Life forever changed for Hiroshima and its residents on 6 August 1945 when the world’s first atomic bomb was dropped on the city.
Although I knew a visit to the city, with ‘highlights’ that include the Atomic Bomb Dome, Peace Memorial Park and Peace Memorial Museum, was going to be tough going, I spent a day there nonetheless.
There is plenty of literature around cataloging the event that is internationally significant so I won’t do it the injustice of a short summary here. Instead, the following is a selection of photographs of my visit.
If you get the opportunity to go to Hiroshima, I would highly recommend it. While not the most upbeat day you will have, it’s a healthy reminder of the ongoing need to support the effort for world peace.
Hiroshima’s Peace Memorial Park
The park is a prominent feature of the city that stretches over 120,000 square metres. Sat where the financial and political centre once stood prior to the bombing, today the space is a haven of tranquility where people go to remember or simply just be. The sights below are all within the park and well sign posted.
The Atomic Bomb Dome is more formally titled the Hiroshima Peace Memorial and is one of the few buildings that remained standing after the bombing. The building was once a Prefectural Industrial Promotion Hall (a place where local business promotion was carried out) and is today a UNESCO World Heritage Site.
After the atomic bomb was dropped, it was thought that nothing would grow in Hiroshima for up to 75 years. If that were true, Hiroshima would be a barren land even now. Fortunately, greenery is thriving and nowhere more evident than in the park, as illustrated by this super-hairy tree.
Children’s Peace Memorial & Sadako Sasaki
If you haven’t heard the story of Sadako Sasaki, be warned it is a sad one. A local girl, Sadako was two years old when the bomb dropped and although her family were initially relieved she survived the bomb, ten years later, aged 12, she developed leukemia.
Believing the old adage that by building a thousand paper cranes, she would be granted a wish, Sadako tried to recover from her illness by tirelessly folding paper cranes. Sadly, her efforts were in vain and Sadako died, her class mates left to complete her crane folding.
The image above is of some of Sadako’s cranes, which can be seen in the Peace Memorial Museum.
At the top of the nine meter monument, a bronze statue of a young girl lifts a golden crane entrusted with dreams for a peaceful future. The inscription on the monument reads: “This is our cry. this is our prayer. For building peace in the world.”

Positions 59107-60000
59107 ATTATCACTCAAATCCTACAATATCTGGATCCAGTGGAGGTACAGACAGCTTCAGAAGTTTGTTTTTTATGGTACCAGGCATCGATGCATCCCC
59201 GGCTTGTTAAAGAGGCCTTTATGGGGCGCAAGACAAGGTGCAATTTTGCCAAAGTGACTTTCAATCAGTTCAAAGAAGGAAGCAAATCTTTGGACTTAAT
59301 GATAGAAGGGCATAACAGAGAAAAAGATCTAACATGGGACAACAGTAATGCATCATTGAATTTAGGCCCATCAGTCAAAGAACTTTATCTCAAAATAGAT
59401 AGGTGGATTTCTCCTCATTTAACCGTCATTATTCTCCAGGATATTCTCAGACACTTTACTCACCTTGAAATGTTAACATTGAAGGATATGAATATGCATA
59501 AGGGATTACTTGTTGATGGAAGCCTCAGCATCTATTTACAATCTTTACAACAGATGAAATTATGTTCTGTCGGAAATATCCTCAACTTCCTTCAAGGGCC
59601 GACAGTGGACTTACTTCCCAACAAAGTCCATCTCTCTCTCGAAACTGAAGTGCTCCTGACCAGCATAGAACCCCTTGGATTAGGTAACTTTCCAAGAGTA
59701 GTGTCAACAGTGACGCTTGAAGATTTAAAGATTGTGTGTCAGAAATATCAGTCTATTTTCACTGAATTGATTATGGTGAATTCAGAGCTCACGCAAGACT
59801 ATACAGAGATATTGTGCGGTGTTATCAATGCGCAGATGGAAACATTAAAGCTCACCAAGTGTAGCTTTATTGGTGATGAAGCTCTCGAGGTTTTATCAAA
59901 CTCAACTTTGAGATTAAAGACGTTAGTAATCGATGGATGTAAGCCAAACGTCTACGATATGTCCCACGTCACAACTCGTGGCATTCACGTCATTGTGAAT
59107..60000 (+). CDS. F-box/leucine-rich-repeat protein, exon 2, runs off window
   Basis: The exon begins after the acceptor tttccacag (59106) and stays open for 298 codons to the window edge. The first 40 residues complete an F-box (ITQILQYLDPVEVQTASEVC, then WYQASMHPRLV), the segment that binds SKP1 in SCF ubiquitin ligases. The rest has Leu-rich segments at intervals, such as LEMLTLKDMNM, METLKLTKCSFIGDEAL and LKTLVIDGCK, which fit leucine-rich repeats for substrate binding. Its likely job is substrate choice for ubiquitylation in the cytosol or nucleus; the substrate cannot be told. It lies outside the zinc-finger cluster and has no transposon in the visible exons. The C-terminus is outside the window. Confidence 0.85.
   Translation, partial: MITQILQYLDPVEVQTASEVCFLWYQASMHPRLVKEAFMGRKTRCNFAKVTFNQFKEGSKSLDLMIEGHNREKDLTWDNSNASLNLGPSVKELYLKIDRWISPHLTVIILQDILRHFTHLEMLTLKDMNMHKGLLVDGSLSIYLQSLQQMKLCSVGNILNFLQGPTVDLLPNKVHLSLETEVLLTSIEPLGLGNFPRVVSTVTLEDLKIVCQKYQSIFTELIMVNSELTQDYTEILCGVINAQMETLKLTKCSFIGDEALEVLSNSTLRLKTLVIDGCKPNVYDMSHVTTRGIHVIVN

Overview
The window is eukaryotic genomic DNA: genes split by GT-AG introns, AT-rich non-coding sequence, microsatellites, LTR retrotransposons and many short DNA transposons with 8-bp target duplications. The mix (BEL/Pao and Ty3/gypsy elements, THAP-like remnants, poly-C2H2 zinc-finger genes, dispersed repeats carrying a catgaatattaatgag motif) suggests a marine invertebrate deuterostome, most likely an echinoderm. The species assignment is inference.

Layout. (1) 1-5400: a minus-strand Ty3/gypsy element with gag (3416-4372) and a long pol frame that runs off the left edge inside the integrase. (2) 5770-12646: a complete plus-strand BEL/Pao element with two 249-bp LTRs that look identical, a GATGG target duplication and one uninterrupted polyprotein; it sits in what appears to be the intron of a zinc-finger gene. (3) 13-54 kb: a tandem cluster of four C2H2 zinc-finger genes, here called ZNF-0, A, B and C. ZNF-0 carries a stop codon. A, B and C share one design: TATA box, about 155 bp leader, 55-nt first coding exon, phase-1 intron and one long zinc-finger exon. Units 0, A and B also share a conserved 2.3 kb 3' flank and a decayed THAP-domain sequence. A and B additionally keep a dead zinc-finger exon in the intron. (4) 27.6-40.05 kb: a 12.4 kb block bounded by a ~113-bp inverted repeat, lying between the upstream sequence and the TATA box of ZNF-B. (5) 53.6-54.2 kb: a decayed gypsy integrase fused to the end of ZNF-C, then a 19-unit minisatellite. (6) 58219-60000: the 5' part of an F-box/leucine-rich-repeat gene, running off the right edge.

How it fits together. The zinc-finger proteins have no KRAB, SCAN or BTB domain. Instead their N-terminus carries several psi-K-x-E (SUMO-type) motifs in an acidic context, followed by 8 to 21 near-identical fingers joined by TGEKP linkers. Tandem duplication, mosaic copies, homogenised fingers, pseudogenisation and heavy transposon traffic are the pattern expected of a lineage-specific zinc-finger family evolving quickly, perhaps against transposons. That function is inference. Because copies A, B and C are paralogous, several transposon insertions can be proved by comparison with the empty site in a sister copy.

Sadako’s story prompted the building of the Children’s Peace Memorial within the park to commemorate Sadako and all the other children who died as a result of the bomb.
Today, the crane has been taken as a symbol of peace. Many school children were at the memorial during my visit, the class above donating their own crane mural as many children before them have done.
A group of children were singing at the memorial and while I couldn’t understand the words, I’ve no doubt their soft song was sad. Afterwards, I watched humbled as the small girls and boys cried for the generation of children who were strangers to them but who had suffered at the hands of the bomb.
The Peace Flame is another memorial to the bomb and has been continually aflame since it was first lit. It is said that the flame will remain lit until the world is free of all nuclear bombs. Sadly, the following is a map of the current existence of nuclear weapons around the world, demonstrating that it will be some time yet before the flame is extinguished.
The Memorial Cenotaph holds the name of all those killed by the bomb.
The inscription reads: “Let all the souls here rest in peace, for we shall not repeat the evil.” It expresses the spirit of Hiroshima: enduring grief, transcending hatred, pursuing harmony and prosperity for all, and yearning for genuine, lasting world peace.
The Peace Memorial Museum
The museum features a number of floors that record the history leading up to the war, the dropping of the bomb, the aftermath and many artifacts. As somber as it is, I was impressed by the objectivity and completeness of the history, which included Japan’s attacks on China and Pearl Harbor.
The museum included survivor recollections of the event.
This watch stopped at the exact time the bomb hit.
There were also aerial images depicting the city before and after the bomb, demonstrating the level of destruction.
Hope for world peace
The week before I flew to Japan, the country mobilised its defense missiles through fear of attack from North Korea, a country known to have nuclear weapons, but with no real clarity on the extent of their nuclear ability. The threat is ongoing and a reminder that peace cannot be taken for granted.
While I’m sure my signature won’t create peace all on its own, I took the time to stop at the petition box and sign a form. As I left the Peace Memorial Park, I couldn’t help but wish that a visit to Hiroshima were mandatory for every person at least once in their lifetime.
If the world needs a painful reminder of the destruction and devastation caused by war and, worse, nuclear war, it rests in the city of Hiroshima and in it the hope that we can, if not immediately, then perhaps with a new generation, get closer to the promise of enduring world peace.
If you’re not staying in Hiroshima itself, the city is easily reached from Osaka and Kyoto.
From Kyoto, take the 15 minute JR ride to Shin-Osaka and from there transfer to the train to Hiroshima, around 2 hours. From Osaka, take the train direct. The Japan Rail Pass covers the journey.
When in the city, street car number 6 will take you to Peace Memorial Park. The fare is 150 Yen each way and is paid when you get off the street car. make sure you have the right money as no change is given.
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